Here’s where synthetic data can shine. If a nonprofit organization has collected just enough data (that amount is unknown, but less than a full data collection run), then they might be able to train a synthetic model to augment a relatively small sample. Because given a sufficient source of real data to work with, even just a little can then be transformed into an unlimited amount of synthetic data! With an expanded dataset and thus a more comprehensive understanding of their strategic initiatives and each one's performance, nonprofits can make more informed choices about where to allocate scarce resources so they can maximize their results.
A real-world example I discussed on the panel was a model DataKind built in collaboration with Microcred. The model would have helped Microcred make better decisions about lending, so it becomes more efficient and inclusive. However, Microcred was only collecting data on people who were granted a loan. Thus, the model could only be used on those who were granted loans, not on those who were denied. This limited the efficacy and impact of the model. Collecting data on those denied loans would take months or even years. But if Microcred utilizes synthetic data in the future, they would be able to collect data over a shorter time span and build out the rest of their dataset with better privacy guarantees.
(3) Sharing Data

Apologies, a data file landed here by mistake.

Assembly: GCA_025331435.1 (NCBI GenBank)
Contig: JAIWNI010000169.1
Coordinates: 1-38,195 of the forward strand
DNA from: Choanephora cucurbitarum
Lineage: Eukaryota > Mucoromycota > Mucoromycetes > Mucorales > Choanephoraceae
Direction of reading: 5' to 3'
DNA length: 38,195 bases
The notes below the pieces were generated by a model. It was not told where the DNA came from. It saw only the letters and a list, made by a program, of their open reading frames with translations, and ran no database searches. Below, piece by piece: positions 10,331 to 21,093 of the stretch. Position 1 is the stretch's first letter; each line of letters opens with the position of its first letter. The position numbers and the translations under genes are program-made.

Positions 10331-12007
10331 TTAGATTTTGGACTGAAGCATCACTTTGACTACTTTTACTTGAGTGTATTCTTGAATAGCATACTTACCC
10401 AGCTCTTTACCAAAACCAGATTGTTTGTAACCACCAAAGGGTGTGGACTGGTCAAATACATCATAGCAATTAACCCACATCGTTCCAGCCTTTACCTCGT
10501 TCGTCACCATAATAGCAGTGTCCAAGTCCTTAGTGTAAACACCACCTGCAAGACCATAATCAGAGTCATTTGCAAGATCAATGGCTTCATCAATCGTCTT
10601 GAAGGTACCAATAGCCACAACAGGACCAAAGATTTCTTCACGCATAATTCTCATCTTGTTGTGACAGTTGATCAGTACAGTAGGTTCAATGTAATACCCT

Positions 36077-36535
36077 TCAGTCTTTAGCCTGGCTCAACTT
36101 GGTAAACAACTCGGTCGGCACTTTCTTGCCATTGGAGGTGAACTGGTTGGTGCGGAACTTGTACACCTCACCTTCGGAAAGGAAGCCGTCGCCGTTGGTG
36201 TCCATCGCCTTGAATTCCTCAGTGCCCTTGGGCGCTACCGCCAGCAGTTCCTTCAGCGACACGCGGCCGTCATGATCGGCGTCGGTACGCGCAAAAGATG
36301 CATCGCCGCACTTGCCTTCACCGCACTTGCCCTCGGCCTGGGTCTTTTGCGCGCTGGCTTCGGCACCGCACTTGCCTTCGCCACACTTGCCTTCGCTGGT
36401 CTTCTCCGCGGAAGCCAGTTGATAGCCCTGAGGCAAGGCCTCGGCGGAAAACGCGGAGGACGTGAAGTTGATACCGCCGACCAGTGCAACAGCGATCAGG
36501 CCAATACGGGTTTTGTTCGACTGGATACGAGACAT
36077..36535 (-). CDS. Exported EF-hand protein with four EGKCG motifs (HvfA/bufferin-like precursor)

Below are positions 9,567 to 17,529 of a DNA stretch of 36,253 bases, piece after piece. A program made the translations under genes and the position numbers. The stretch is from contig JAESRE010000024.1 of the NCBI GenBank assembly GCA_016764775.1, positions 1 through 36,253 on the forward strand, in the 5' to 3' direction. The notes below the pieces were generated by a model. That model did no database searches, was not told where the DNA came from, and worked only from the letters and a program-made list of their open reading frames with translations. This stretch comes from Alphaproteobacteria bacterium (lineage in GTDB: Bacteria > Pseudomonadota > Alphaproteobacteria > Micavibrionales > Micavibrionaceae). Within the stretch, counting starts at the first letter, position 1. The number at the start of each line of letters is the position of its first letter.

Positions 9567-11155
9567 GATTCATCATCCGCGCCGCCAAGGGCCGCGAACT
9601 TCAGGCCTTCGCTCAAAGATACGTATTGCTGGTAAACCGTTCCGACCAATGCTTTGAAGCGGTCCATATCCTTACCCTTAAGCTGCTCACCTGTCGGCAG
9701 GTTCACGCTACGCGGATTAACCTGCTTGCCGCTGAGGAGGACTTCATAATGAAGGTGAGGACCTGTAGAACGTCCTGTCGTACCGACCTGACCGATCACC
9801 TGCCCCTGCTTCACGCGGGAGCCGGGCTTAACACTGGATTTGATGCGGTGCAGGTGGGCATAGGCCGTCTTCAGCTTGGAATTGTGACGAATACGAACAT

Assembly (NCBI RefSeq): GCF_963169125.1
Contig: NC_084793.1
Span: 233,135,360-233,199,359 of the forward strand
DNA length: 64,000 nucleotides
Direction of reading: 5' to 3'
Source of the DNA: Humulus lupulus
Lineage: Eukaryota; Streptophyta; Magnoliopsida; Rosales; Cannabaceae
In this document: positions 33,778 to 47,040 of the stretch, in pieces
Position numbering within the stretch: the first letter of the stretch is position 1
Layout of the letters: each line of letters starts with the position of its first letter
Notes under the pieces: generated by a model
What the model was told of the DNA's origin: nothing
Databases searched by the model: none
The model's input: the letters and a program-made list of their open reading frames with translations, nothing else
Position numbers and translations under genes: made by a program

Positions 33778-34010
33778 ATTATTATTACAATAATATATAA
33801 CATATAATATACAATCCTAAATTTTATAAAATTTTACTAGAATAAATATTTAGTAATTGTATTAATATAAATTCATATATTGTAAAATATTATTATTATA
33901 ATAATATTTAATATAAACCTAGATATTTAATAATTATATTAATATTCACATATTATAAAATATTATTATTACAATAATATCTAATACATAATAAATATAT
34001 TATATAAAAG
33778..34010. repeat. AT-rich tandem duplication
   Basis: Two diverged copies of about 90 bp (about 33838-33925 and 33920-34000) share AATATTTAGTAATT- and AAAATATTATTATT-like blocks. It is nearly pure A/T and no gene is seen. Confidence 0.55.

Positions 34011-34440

One of the biggest benefits unlocked with privacy-protected data is the ability to safely share datasets. Turning siloed, private information into anonymized artifacts that teams can collaborate on can spark novel discussions and discoveries that lead to better results for the vulnerable populations being served.
Some civil servants in the UK have already begun advocating for the use of synthetic data to improve their government’s use of data. For instance, of the more than 200 ideas proposed during a recent civil service competition hosted by several public institutions synthetic data was voted one of the best, as a tool that could be utilized in the public sector for, among other things, “...improving detection of benefit and tax fraud through richer data exchange between the Department for Work and Pensions, HM Revenue and Customs and UK Visas and Immigration.” By giving public sector groups the power to collaborate with data, new insights can be found, gaps can be closed, and better systems for the populations served can be built.
The nonprofit sector is critical to the functioning of any healthy society. It helps ensure vulnerable populations with fewer means are cared for and the quality of life is improved for millions around the world. To continue providing these essential services to individuals and being a force for good on a broader scale, nonprofits must utilize data effectively. By using synthetic data tools like Gretel, they can break the bottleneck of privacy and unlock innovations that before seemed implausible.
The key now is to ensure that nonprofits everywhere know these highly effective, inexpensive (and in some cases free) tools are available to them today. I hope you’ll join me in spreading that good news!
You can get started with synthetic data for free.